Built in 1882, the original school was a magnificent Victorian gem but had lost much of its architectural beauty (and listed status) as a result of ‘renovations’ during the 1970s.  Nevertheless the contractors employed to demolish the building suggested that it remained strong enough to put them behind schedule and commented on the fine timber beams they were tearing from within it.

The initial plan, according to the Local Authority, is to use the area as a car park with a long term possibility being to relocate the Record Office, currently in the castle, to purpose built premises at this site.

schoolA further loss then becomes evident, the plan being to sell the old prison building that currently houses the Record Office.

During the year a further controversy arose with Foley House being offered for sale by the Local Authority.  Ideas promoted by the Civic Society and others to use the building efficiently by relocating the Registry Office to it and thus removing the chaos that happens all too frequently at the current site next to the library, have been resisted and in an effort to make it attractive to would-be purchasers, the building next to it has been included in the sale.  Following a recent tour of the building the Haverfordwest Civic Society expressed disappointment at its state after fifty or so years of use by the County Council.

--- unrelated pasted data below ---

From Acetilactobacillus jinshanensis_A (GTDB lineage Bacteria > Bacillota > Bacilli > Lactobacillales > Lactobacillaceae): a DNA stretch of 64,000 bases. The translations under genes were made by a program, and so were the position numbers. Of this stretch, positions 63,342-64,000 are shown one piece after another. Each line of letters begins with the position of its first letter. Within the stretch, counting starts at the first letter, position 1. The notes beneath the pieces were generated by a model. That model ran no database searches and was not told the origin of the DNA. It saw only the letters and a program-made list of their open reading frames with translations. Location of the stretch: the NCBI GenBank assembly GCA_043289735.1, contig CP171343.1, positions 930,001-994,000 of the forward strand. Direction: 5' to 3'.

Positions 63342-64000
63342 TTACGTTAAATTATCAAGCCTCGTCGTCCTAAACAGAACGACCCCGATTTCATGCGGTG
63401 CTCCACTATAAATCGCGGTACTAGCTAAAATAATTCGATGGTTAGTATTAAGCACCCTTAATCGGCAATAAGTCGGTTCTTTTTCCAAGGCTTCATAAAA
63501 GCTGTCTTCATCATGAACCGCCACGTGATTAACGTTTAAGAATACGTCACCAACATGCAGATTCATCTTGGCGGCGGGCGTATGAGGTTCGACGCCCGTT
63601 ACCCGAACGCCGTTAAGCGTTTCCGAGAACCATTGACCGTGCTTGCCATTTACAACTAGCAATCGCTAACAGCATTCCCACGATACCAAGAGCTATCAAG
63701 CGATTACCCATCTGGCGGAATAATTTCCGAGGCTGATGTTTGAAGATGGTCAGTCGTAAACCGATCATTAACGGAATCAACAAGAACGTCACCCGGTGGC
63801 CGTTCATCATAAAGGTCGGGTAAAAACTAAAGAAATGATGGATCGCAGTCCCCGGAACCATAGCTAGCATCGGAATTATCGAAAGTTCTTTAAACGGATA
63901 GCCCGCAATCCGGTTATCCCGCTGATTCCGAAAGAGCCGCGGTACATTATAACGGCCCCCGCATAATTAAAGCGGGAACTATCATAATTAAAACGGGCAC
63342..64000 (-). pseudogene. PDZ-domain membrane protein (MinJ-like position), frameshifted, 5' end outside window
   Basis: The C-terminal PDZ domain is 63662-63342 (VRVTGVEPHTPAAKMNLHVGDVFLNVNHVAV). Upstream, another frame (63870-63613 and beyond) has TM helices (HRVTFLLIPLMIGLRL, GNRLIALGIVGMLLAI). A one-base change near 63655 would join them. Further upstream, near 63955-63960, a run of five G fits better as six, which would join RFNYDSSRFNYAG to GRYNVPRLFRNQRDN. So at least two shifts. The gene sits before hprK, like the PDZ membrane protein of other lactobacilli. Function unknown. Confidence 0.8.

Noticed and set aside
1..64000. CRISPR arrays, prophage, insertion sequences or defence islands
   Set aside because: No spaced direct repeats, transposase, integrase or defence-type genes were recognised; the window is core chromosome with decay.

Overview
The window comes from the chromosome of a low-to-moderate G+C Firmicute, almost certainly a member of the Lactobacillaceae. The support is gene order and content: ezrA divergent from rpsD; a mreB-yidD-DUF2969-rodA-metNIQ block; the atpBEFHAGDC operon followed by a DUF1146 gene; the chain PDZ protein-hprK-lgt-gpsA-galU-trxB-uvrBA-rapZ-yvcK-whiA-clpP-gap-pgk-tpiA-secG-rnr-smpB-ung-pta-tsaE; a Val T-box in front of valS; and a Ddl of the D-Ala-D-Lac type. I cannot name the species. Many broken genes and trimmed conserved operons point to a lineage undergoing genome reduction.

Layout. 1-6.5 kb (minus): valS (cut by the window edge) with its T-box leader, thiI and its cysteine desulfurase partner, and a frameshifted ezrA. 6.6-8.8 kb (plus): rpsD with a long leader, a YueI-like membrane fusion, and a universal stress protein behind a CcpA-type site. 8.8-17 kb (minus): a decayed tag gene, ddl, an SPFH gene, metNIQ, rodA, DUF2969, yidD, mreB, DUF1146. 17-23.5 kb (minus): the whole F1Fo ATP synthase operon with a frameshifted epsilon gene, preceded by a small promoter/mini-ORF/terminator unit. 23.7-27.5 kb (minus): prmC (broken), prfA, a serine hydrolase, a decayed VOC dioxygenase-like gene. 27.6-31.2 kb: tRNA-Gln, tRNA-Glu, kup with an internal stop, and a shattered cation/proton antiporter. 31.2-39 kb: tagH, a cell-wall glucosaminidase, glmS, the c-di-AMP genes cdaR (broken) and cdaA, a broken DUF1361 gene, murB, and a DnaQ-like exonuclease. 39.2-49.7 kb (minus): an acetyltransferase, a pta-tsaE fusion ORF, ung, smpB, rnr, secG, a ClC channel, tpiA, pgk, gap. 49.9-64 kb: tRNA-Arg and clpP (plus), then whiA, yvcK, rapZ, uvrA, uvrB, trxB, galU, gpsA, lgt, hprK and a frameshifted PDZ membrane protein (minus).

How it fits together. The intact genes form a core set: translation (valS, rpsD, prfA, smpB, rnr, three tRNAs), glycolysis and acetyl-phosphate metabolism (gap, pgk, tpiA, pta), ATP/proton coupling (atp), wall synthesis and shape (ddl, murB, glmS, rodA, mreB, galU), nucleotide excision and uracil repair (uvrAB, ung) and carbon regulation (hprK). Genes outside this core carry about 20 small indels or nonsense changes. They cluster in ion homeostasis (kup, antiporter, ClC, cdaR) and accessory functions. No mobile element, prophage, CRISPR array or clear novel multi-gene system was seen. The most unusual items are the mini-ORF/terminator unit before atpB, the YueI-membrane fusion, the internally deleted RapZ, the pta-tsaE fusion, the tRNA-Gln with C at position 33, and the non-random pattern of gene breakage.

The eviction of the twice annual fair from its position on St Thomas Green, following the demolition of yet another longstanding Victorian building, the County Offices, remains a blow too savage for many townsfolk to bear and a move continues to have the eviction reversed.

There is, however, cause for some optimism.  After years of being viewed as an eyesore, the town’s High Street has seen major sympathetic renovations and the Shire Hall has a pleasing facade although the future of the court room remains unclear.

Perhaps all that remains now is to establish how many of the town’s inhabitants have an actual link to the town’s founders, the Flemings.  Such an investigation, using DNA is extremely possible and attracts many long established townsfolk.  It is perhaps, the next project.